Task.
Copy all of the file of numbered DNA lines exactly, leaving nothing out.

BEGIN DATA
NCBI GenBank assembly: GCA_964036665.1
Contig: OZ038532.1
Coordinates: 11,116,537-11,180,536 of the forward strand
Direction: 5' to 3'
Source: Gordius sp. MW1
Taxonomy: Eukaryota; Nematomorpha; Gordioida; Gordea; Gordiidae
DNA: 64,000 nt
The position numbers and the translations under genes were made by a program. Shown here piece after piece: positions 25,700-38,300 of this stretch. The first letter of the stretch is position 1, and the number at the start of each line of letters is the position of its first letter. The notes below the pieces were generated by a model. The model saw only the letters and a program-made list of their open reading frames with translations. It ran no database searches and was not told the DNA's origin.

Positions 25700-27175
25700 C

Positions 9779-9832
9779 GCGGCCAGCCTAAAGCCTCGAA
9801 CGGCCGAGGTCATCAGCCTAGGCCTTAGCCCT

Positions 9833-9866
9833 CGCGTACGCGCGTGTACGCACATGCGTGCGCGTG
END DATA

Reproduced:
NCBI GenBank assembly: GCA_964036665.1
Contig: OZ038532.1
Coordinates: 11,116,537-11,180,536 of the forward strand
Direction: 5' to 3'
Source: Gordius sp. MW1
Taxonomy: Eukaryota; Nematomorpha; Gordioida; Gordea; Gordiidae
DNA: 64,000 nt
The position numbers and the translations under genes were made by a program. Shown here piece after piece: positions 25,700-38,300 of this stretch. The first letter of the stretch is position 1, and the number at the start of each line of letters is the position of its first letter. The notes below the pieces were generated by a model. The model saw only the letters and a program-made list of their open reading frames with translations. It ran no database searches and was not told the DNA's origin.

Positions 25700-27175
25700 C

Positions 9779-9832
9779 GCGGCCAGCCTAAAGCCTCGAA
9801 CGGCCGAGGTCATCAGCCTAGGCCTTAGCCCT

Positions 9833-9866
9833 CGCGTACGCGCGTGTACGCACATGCGTGCGCGTG